Mind the generation gap

30th January 2004 at 00:00
Aleks Sierz previews a contemporary take on an 18th-century comedy with some intriguing sub-plots

THE RIVALS By Richard Sheridan Compass Theatre Company

Richard Brinsley Sheridan's first comedy, The Rivals, was written in 1775 when he was just 23. Its first production was not a success, and ground to a halt when the actor playing Sir Lucius O'Trigger was hit by an apple lobbed from the audience. But soon after, when Sheridan rewrote it, the play gradually became a hit.

Set in Bath, it tells the story of Jack Absolute, who is in love with Lydia Languish, the niece of Mrs Malaprop. Knowing that Lydia likes the romantic idea of being courted by a soldier, Jack pretends to be Ensign Beverley.

Complications arise as Lydia's friend Julia is courted by Faulkland, while Jack's friend Bob Acres and loony aristo Sir Lucius also fancy Lydia, but all ends happily.

Director Neil Sissons says: "It's a sure-fire comedy, but it's also much more than that. I particularly like the way in which the subplot of Faulkland's relationship with Julia mirrors the main love affair between Jack and Lydia. And although it is known as a boisterous play, actually the best way to perform it is to stress the reality of the characters."

For example, Mrs Malaprop is not just a "huge comic character but is also a woman who, despite all her certainty, is deeply insecure. Although the comedy comes from her ludicrous malapropisms, modern scholarship is unsure if some of the words she uses are really misused - they might just be archaic words whose meaning has been forgotten. So, in our version, she'll occasionally stop as if she's unsure of a word.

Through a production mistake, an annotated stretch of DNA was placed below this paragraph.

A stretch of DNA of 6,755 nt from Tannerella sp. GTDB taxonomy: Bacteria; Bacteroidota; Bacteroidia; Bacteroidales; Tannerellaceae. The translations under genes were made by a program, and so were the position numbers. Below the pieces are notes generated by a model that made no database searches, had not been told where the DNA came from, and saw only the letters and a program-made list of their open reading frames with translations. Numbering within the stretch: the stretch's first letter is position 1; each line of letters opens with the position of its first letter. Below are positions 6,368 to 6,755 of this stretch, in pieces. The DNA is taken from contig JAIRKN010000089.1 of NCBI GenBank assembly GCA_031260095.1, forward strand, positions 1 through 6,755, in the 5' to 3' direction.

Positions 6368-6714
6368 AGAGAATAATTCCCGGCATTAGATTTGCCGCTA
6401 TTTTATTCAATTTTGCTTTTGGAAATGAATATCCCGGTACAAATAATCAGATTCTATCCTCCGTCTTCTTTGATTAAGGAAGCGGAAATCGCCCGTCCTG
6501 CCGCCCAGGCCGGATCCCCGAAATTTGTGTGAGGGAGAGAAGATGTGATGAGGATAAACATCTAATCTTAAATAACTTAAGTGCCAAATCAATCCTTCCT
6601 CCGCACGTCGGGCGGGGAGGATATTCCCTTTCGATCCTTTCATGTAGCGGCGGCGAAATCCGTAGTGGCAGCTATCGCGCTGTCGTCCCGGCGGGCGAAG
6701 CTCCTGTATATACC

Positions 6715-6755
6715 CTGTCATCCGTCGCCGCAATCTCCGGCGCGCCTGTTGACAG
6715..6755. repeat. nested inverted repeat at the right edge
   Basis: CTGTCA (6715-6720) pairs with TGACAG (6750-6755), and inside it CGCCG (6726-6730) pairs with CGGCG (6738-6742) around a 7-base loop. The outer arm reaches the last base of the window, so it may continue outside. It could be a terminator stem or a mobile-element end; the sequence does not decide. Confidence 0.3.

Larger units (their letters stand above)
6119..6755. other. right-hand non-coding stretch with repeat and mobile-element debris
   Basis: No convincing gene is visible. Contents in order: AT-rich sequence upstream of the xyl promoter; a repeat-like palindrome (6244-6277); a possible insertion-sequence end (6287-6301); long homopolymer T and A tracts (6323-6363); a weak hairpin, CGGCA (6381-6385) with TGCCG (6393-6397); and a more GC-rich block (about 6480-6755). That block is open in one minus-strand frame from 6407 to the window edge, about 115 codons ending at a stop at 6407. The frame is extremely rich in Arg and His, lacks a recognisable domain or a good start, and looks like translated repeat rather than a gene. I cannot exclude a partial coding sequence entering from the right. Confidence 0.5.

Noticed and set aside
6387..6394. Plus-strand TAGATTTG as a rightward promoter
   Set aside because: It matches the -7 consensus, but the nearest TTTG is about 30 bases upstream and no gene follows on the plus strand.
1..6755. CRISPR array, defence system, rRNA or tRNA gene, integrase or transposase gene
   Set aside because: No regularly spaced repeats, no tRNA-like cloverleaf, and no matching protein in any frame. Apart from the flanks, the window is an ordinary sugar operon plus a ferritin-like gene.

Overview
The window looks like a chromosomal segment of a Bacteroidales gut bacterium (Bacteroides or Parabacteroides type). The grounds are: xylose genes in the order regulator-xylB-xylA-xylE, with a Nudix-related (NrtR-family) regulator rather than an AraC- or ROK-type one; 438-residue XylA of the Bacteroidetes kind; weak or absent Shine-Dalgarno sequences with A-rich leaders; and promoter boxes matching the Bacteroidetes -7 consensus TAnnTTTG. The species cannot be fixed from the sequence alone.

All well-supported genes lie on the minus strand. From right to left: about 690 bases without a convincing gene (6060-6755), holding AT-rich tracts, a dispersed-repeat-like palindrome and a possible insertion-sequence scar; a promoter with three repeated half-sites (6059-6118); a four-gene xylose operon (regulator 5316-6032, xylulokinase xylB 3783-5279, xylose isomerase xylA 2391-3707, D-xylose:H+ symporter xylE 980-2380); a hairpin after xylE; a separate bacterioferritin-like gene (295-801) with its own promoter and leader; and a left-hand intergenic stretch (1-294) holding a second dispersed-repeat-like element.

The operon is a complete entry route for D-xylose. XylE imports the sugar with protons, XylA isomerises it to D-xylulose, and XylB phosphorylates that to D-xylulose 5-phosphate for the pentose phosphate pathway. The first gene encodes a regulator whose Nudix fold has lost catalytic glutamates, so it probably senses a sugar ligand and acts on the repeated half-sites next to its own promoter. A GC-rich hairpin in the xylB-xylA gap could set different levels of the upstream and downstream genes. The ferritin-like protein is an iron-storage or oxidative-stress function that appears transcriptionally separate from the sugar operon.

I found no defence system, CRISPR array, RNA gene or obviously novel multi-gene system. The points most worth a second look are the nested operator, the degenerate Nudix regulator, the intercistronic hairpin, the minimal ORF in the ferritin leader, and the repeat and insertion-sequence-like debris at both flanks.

To a contemporary sensibility, "Jack is quite manipulative, which is usually seen as a bad thing now, but somehow he is so young and confident that audiences can't help but warm to him."

Similarly, Lydia is perfectly understandable: "At first she's in love as much with the idea of love as with Jack", and her reading of romantic novels has influenced her views of what romance should be. Pointing out that Jack has been brought up strictly by his domineering father, Sissons says that "the generation gap is one of the strongest themes in the play.

It's this that makes The Rivals so universal, and it's very easy for schoolkids to relate to the generation gap."

Nationwide tour from February 4 to May 29. Tour schedule and box office: www.compasstheatrecompany.com For details of workshops, resource packs and postshow discussions, Tel: Craig Dronfield 0114 275 5328

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